Can supporting mental health improve inclusion?
By Jo Faragher on 12 June 2020
There’s no doubt that the past few months have been an emotional rollercoaster for everyone. The sudden transition to working from home or – for thousands of key workers – having to risk infection using public transport or dealing with customers – can only have had a detrimental impact on our mental health. Even some of the upsides of lockdown – the chance to spend more time outdoors or reduce time spent at work or commuting – are weighed against an underlying fear that job losses could be on the horizon or further lockdowns might be imposed.
Looking after employees’ mental health is a key element of an inclusive culture. We may not be able to ‘bring our whole selves to work’ literally at the moment, but mental health support must remain at the top of the agenda. It’s not just those employees that are still working that leaders need to consider – those on furlough will be feeling anxious, too. A survey by security software company KnowBe4 recently found that seven out of 10 workers on furlough still check work emails or feel worried about their inbox, despite being unable to work.
Resilience = retention?
Fiona McGill, occupational health manager at BHSF, a health insurance provider, explains why mentally resilient employees feel stronger ties to their employer. “A growing body of research conducted over the past 20 years indicates that investing in inclusivity increases the success of an organisation by improving the quality of decision-making at the operational and governance levels, helping to attract and retain skilled employees and managers, and by raising staff morale, which contributes to the feelings of inclusion and psychological safety in the workplace.”
There are a number of ways organisations can do this, she believes:
- Increase awareness – give employees access to educational resources. Businesses can help create a supportive work environment by sharing resources or hosting training sessions on aspects of mental health
- Include mental wellness in wellness benefits. “This is not just discounted gym memberships,” she says. Simple, affordable things such as providing regular positive feedback or setting up support groups can make a difference
- Encouraging a healthy work-life blend – now is a good time to try out flexible working hours so employees can work around other commitments. Looking forward, can the organisation also offer more flexible environments, if there is a more hybrid approach to working from home versus the office?
- Leadership support in behaviour change – leadership should strive to practice fairness toward everyone and recognise that different people have different needs
Nationwide Building Society launched a buddy service in late May to support employee wellbeing during the pandemic. Called ‘Kinda’, the online tool was based on an idea from the company’s disability employee network, Enable. It connects anyone who is self-isolating or in need of support with a trusted network of volunteers to listen or lend a hand. In addition, all employees have free access to mental health wellbeing platform Unmind, which helps them to understand, track and improve their mental wellbeing.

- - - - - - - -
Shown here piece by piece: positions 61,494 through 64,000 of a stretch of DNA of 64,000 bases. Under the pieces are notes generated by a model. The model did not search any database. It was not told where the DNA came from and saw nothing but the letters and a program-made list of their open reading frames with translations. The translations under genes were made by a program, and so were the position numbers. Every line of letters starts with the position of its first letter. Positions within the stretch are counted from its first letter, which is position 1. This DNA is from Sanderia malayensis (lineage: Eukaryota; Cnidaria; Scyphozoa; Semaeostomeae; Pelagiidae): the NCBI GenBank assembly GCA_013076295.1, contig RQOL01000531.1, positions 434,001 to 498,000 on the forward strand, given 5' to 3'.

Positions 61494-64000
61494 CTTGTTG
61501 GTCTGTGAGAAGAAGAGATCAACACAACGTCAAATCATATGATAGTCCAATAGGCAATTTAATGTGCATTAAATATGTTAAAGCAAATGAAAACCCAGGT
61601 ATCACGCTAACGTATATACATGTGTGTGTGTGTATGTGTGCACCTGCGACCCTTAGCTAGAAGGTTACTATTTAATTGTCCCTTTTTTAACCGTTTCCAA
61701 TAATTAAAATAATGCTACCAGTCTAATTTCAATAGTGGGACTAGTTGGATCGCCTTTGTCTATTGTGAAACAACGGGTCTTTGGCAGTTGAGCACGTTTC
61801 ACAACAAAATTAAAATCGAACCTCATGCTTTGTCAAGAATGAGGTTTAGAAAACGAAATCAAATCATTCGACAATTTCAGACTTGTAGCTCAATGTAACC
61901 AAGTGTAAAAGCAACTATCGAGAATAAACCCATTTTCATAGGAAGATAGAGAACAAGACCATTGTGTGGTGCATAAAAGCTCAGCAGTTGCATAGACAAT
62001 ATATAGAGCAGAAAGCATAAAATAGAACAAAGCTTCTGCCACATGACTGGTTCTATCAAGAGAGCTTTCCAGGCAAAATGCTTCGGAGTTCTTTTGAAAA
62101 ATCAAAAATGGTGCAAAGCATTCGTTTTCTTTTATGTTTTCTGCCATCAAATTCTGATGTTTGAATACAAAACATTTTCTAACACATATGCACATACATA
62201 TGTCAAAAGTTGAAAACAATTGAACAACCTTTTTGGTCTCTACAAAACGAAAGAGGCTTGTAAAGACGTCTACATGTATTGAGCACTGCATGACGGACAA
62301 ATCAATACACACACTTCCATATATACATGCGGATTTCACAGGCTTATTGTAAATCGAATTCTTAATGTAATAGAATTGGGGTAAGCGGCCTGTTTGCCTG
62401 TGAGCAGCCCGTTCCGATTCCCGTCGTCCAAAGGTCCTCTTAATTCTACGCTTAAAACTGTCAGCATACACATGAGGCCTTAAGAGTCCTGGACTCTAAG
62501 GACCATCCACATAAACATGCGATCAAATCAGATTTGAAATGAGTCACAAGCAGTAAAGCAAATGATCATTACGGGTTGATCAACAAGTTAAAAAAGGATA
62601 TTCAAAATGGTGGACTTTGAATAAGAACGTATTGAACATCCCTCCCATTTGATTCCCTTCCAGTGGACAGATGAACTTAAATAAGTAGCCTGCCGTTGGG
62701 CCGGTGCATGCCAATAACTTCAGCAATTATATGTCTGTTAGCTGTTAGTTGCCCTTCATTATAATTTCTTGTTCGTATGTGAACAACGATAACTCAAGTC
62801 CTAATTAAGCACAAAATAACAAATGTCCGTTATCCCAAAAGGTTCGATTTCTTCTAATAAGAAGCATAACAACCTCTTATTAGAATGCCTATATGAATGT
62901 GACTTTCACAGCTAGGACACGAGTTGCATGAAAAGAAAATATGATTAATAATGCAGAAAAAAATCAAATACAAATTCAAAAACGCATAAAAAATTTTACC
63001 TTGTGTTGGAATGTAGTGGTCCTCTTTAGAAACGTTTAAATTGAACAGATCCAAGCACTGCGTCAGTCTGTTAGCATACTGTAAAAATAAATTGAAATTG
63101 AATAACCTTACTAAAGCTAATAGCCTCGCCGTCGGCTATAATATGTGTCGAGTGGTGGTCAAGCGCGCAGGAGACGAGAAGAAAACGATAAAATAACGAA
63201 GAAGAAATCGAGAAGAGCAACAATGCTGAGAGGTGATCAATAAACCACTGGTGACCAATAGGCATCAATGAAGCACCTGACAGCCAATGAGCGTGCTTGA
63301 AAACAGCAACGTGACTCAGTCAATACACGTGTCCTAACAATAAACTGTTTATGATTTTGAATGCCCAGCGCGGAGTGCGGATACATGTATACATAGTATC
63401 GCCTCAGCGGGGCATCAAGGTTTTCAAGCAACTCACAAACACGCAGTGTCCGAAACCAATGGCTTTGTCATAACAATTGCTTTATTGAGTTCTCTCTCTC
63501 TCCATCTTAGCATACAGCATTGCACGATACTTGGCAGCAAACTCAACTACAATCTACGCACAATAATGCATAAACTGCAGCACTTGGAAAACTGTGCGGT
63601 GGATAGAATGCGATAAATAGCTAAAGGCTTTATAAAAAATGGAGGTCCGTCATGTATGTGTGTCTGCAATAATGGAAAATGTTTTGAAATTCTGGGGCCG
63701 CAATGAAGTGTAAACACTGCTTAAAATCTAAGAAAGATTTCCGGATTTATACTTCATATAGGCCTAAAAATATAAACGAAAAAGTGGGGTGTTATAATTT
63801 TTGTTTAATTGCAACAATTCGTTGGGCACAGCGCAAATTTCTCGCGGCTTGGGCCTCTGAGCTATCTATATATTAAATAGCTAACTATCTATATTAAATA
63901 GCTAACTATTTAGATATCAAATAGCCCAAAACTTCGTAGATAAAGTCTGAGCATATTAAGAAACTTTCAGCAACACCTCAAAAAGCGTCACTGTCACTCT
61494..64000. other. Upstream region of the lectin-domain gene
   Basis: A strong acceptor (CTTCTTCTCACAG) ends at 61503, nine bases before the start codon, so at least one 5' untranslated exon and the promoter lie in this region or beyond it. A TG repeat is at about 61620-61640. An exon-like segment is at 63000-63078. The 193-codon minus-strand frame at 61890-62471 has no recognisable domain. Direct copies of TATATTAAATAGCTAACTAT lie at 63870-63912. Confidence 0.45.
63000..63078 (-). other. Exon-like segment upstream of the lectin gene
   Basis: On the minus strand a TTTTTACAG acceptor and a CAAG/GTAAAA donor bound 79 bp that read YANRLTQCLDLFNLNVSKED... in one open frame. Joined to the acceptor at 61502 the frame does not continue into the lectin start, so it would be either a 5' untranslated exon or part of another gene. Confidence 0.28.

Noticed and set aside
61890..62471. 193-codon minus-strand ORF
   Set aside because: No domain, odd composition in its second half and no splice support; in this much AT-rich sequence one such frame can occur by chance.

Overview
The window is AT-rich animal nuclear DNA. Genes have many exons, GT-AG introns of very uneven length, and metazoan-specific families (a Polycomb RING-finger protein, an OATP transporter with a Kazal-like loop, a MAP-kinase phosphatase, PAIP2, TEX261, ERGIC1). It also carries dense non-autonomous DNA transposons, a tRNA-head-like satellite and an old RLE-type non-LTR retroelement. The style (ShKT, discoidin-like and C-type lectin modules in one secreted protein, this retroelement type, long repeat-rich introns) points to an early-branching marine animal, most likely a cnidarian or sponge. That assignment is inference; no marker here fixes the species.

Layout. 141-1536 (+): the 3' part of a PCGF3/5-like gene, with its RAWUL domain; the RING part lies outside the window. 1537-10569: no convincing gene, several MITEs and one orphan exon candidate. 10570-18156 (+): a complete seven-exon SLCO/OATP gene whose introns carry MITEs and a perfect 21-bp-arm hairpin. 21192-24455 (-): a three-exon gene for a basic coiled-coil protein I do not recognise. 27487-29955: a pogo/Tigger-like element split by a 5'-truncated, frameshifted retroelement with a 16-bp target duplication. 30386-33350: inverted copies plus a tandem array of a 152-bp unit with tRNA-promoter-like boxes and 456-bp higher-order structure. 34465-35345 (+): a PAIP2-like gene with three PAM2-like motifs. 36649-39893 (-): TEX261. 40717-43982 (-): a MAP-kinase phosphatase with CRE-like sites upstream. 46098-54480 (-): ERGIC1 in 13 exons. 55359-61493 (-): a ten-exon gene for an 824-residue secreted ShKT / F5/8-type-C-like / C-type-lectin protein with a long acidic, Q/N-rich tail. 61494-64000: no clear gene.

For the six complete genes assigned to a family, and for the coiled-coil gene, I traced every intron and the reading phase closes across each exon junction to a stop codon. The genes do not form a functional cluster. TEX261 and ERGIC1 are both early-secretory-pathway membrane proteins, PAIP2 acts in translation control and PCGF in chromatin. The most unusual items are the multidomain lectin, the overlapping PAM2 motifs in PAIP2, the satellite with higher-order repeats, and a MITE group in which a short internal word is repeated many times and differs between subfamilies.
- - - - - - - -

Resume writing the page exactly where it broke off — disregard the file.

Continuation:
A number of organisations have also extended their mental health support to workers’ families, recognising that – in this time of enforced togetherness especially – the people that surround their employees also impact those individuals’ mental wellness. Brett Hill, distribution director at Towergate Health and Protection, argues there is a “holistic link between contented employees and contented dependants”. He adds: “Some providers are now offering free access to mental wellbeing apps. It helps users to manage stress, build resilience and cope with anxiety, whilst teaching coping mechanisms, and signposting to additional services if needed.”
All about environment
Jessie Pavelka, co-founder of Pavelka Wellness, a wellbeing company supporting clients such as Cisco Systems, says the relationship between mental health and inclusion is not always obvious or simple.
“In lockdown, remote working, everything is amplified and it’s easy to feel separate, different and alone – if you already feel isolated, you’re really going to feel it now,” he says. Employers need to take steps that ensure employees don’t feel like they have to deal with it on their own, and largely that circles back to the environment.”
“Conversations and stories create an environment that people can show up to, shaping experiences that allow people to recognise it’s OK to be different. It’s realisation that leads to people supporting one another, acceptance naturally honouring the idea of inclusion.”
Pavelka says simple actions – such as meetings where people can chat remotely rather than discussing business – mean people can “show up, get involved and listen”. Doing this consistently, even as we return to some normality, will help harness positive mental health and inclusion, he concludes.
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